As needed. Two little words that pack quite a punch. To a normal person, they serve as a guideline; a written code of rules and responsibility, never to be taken lightly. These are the types of people who have pain killers in their medicine cabinet from getting their wisdom teeth pulled a decade ago.
For us pill-popping-party-animals, “as needed”, is really code for “GO AHEAD”, “IT’S OKAY”, and “YOUR ASS LOOKS GREAT IN THOSE JEANS!” It’d be disrespectful for us to take our doses only as needed – I mean, we know what that bottle is saying – and far be it for us to do anything half-assed. We may even double-dose, just to be polite.
Funny thing about double-dosing – the bottles get empty a helluva lot quicker. But addicts are nothing, if not resourceful, so I found a way around that little conundrum.
Shady behavior aside, at this point, I knew I was back in Party Mode, but me – a drug addict?
So Party, I did. For the better part of a year, it was Xanapolloza. I was rocking my socks off under that spinning disco ball; hundreds of little square-shaped mirrors, all begging me to see myself clearly.
When I wasn’t rubbing elbows with the suits at work, trying to keep my balance, I was isolating in my apartment. The aroma of depression began seeping through the cracks in my foundation, but with every pill, I fought hard, pretending I wasn’t about to taste it.
There were hours spent chatting on-line, dancing alone in my living room, watching Sex and the City marathons, and having deep conversations with Missy, my rescue cat. Living The Dream, I know.
The dream turned into a nightmare the moment I realized I maaay have a slight drug problem. One of my supplies was cut off, and I suddenly found myself with an empty bottle and no replacement pills for weeks. My arrogance wrestled with reason.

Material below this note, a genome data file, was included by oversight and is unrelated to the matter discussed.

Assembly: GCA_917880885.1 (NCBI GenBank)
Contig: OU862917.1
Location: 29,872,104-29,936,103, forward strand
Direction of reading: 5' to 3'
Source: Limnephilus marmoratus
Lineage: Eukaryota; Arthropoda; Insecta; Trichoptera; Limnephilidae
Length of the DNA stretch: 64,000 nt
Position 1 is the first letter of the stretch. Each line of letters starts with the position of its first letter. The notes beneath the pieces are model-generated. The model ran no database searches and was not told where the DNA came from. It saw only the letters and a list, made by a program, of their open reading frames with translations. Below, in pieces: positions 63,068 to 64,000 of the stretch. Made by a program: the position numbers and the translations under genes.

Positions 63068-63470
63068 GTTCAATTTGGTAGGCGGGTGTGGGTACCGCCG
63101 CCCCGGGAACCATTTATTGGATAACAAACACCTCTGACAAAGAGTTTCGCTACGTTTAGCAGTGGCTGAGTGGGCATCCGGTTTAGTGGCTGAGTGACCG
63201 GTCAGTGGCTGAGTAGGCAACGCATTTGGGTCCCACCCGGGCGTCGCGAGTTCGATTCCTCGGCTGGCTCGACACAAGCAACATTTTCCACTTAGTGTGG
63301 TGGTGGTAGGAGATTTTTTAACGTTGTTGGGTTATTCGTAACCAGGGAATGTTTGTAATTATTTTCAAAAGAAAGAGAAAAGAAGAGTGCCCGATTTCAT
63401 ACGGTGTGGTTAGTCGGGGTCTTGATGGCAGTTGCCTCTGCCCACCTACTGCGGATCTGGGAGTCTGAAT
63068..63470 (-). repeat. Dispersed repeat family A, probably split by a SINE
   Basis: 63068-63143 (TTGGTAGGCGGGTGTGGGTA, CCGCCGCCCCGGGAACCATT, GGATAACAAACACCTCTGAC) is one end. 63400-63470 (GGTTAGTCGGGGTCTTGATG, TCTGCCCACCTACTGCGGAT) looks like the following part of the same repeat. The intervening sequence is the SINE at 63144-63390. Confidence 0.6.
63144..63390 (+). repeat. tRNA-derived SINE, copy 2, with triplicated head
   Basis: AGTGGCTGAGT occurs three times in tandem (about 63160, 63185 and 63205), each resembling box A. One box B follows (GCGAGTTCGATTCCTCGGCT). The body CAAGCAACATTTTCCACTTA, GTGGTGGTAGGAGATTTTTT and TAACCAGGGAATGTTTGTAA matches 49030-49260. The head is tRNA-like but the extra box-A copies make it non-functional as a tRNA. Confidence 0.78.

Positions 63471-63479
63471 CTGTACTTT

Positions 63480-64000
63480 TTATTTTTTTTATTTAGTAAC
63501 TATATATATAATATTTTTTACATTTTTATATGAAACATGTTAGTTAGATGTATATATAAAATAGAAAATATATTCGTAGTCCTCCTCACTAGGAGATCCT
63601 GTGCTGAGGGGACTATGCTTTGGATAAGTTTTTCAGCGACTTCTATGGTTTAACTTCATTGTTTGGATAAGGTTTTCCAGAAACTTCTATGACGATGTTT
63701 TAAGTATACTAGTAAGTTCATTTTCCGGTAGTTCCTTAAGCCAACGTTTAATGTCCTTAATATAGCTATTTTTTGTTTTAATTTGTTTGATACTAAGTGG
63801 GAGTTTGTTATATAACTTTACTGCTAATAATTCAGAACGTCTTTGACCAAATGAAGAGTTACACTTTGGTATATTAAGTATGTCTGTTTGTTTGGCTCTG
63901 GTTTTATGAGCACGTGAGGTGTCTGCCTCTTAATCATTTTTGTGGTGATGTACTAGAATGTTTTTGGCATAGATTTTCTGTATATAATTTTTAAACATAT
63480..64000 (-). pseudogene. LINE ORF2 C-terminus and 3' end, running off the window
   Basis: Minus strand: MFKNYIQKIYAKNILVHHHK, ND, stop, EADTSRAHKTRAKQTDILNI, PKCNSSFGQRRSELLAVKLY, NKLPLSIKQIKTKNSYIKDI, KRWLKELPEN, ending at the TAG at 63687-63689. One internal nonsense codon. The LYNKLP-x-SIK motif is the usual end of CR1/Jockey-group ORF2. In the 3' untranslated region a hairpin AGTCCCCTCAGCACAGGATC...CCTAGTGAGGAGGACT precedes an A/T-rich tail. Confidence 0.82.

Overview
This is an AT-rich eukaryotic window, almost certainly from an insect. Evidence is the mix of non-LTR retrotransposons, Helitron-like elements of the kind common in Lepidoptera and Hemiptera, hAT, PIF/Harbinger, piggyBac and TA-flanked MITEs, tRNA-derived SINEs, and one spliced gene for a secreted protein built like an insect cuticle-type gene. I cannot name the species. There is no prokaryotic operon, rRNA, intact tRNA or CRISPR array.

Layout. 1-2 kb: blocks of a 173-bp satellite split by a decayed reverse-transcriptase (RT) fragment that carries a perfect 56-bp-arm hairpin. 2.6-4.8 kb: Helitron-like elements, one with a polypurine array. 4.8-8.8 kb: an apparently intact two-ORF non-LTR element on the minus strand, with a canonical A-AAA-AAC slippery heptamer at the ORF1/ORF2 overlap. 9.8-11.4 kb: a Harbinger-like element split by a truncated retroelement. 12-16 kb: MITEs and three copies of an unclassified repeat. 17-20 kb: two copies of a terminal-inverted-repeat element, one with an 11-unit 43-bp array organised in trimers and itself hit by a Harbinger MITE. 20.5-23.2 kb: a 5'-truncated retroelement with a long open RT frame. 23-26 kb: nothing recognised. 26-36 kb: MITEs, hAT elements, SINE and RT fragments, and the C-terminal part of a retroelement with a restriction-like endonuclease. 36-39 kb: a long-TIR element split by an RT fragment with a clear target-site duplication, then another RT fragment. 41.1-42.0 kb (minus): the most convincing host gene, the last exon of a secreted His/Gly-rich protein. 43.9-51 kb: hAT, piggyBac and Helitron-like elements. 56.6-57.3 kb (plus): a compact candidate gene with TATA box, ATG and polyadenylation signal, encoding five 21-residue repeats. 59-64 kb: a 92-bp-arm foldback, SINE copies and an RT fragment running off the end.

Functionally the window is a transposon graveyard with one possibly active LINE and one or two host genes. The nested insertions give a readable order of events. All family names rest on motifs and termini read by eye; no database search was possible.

I can do this.
The next few hours were spent trying to convince myself I was fine – that if I could walk away before, this would be no problem. I fought the need for a trip to the Emergency Room, but thank God a friend came over, threw me in her car, and forced me to go.
To try and describe the sheer anguish of detoxing from Xanax, wouldn’t do it justice. Even when Googling “Benzo withdrawal” or “Xanax withdrawal”, I’m still not satisfied. Just trust me when I say it’s not fun. And you can die. Sometimes, you wish you would, just to make the suffering come to an end.
It was during a group meeting in Club Detox (a nick-name I have for the amazing rehab hospital where I was), that I realized some things. My past Stripper-Party-Girl life and the one I was trying to live now were really one in the same. That I was a drug-snob, in telling stories of how I was able to rise above needing rehab the first time, and how shocked I was that I was even there. And that I wasn’t alone.
For so many years, I judged the label “drug addict”; I lived my life pretending I was anything but. Now, I see there’s nothing wrong with owning who you are, even if there are parts of yourself you are working to improve.
It’s freeing to live in our truth. When we wipe the bullshit away, it provides a clean slate for us to begin to build again (and again, and again…).